States seek to lure Delta as Georgia moves forward on threat

Some states are taking advantage of a dispute between Georgia and Atlanta-based Delta Air Lines over the company's decision to cut ties with the National Rifle Association, urging the airline to relocate.

Governors from Connecticut, New York and Virginia have pitched their states to the airline. A congressman from Ohio and the mayor of Birmingham, Alabama, also have reached out to Delta in recent days.

"Hey @delta — Virginia is for lovers and airline hubs. You're welcome here any time," tweeted Virginia Gov. Ralph Northam, a Democrat.

The Republican-controlled Georgia Legislature approved a tax bill Thursday that eliminated the proposal of a fuel tax break that would primarily benefit Delta. Georgia Lt. Gov. Casey Cagle, a Republican, had suggested removing the tax benefit as retribution for Delta's decision after a deadly school shooting in Florida to stop offering discounted fares to NRA members.

Connecticut Gov. Dannel P. Malloy, a Democrat, sent Delta CEO Ed Bastian a letter Wednesday, praising him for his "courage standing up to" the NRA following the shooting that left 17 people dead. He then took the opportunity to urge Bastian to consider his state as the new location for Delta's headquarters.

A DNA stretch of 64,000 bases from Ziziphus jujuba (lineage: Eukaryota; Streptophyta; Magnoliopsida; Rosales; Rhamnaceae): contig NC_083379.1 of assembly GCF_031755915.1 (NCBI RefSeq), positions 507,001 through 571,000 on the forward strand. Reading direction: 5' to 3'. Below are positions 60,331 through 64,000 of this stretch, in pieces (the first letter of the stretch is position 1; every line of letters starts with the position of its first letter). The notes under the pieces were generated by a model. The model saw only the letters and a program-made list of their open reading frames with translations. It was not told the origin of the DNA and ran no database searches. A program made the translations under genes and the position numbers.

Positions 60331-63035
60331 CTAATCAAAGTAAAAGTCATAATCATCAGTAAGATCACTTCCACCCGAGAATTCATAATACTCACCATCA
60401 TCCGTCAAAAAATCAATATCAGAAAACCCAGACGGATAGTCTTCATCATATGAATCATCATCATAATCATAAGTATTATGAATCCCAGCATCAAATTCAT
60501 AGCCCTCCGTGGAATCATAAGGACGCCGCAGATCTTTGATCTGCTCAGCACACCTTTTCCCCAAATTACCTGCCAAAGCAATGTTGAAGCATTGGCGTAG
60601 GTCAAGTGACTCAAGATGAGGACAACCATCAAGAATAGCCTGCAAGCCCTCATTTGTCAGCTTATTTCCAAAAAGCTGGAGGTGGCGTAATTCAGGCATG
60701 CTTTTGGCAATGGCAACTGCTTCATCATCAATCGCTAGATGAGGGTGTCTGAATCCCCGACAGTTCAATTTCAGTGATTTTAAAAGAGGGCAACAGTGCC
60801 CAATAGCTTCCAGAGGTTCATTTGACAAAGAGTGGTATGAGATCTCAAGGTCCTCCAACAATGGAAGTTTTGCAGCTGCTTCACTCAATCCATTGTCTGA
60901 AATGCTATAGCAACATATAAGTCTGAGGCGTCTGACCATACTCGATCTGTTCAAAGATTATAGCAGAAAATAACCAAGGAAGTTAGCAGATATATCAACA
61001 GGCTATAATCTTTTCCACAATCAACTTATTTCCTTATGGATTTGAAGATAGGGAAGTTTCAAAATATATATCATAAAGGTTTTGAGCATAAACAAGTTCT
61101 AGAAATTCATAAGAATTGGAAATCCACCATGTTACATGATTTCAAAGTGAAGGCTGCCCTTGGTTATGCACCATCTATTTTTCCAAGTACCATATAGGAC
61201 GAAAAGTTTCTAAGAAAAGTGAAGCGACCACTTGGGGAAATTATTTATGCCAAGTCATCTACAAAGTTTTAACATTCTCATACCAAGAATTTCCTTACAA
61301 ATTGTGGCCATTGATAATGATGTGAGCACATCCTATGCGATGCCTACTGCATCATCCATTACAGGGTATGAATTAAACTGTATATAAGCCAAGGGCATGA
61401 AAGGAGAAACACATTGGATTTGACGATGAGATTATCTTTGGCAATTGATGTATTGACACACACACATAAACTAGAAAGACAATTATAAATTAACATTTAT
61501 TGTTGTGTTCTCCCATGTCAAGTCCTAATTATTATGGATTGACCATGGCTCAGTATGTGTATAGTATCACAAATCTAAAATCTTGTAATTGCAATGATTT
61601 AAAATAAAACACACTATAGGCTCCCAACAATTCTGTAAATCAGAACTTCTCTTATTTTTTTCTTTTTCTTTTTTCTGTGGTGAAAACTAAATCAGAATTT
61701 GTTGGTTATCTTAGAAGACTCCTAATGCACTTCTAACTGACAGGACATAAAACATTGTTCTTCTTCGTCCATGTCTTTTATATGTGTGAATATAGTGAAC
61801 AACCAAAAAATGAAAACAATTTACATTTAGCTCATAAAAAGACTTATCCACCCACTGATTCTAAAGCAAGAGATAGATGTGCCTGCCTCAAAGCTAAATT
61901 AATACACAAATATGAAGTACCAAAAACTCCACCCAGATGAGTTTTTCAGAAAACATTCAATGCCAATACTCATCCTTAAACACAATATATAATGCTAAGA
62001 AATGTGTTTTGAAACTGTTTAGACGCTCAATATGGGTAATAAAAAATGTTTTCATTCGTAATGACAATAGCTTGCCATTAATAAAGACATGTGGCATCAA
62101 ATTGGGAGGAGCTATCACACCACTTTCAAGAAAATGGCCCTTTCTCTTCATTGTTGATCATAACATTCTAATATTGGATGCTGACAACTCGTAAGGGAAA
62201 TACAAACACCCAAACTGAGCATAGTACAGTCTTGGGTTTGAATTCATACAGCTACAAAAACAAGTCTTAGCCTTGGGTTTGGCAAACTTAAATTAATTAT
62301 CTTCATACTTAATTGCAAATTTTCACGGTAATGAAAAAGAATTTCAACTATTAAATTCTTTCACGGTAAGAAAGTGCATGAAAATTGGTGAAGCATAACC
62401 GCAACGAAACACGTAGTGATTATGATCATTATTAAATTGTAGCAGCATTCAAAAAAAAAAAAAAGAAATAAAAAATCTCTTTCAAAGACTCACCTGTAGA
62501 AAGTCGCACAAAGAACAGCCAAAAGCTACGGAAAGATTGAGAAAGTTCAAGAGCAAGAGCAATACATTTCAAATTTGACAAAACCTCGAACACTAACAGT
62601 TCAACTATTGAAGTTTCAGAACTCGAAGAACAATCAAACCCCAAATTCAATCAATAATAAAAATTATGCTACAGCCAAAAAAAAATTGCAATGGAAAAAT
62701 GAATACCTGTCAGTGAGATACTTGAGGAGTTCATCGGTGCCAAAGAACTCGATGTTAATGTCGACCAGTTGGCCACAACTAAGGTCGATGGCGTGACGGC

"As I am sure you are well aware, Connecticut is a state where we've put partisanship aside, and passed commonsense gun laws," said Malloy, referring to legislation passed after the 2012 mass shooting at Sandy Hook Elementary School in Newtown, Connecticut. "Our efforts have made Connecticut one of the safest states to live, with one of the lowest rates of firearm deaths in the country."

Georgia lawmakers approved the sweeping tax bill that strips out a jet fuel tax break worth an estimated $38 million annually for airlines. Delta, which has a hub at Hartsfield Jackson Airport, would be the prime beneficiary.

It was unclear whether Delta is seriously considering any of the pitches. A message was left with the airline seeking comment about the offers.

Georgia's Republican governor, Nathan Deal, didn't seem concerned that the company would be enticed to leave.

"I think Delta knows better than that," he said.

Deal, who has said he will sign the tax bill, said a lot of people share the blame for the dispute.

"Delta made a statement or an action that caused this dispute to erupt," the governor said. "I've tried my best to resolve it within the timeframe we had available to us."

Democratic state Sen. Nikema Williams, said it's "unfortunate that such a serious matter is being used as a political volleyball," referring to the spate of deadly school shootings. Williams was a high school senior in 1996 when one of her classmates shot and killed another classmate in the school's parking lot.

"We're the leaders of this state and we need to be coming together for solutions — not bullying corporations who are trying to do the right thing — and take a step in righting the wrong that we have done to our children in this country," she said.


Associated Press Writers Ben Nadler and R.J. Rico in Atlanta contributed to this report.


This story has been corrected to show the Georgia governor's last name is Deal, not Dean.


This story has been corrected to show that the Georgia Legislature approved a tax bill Thursday that eliminated the proposal of a fuel tax break.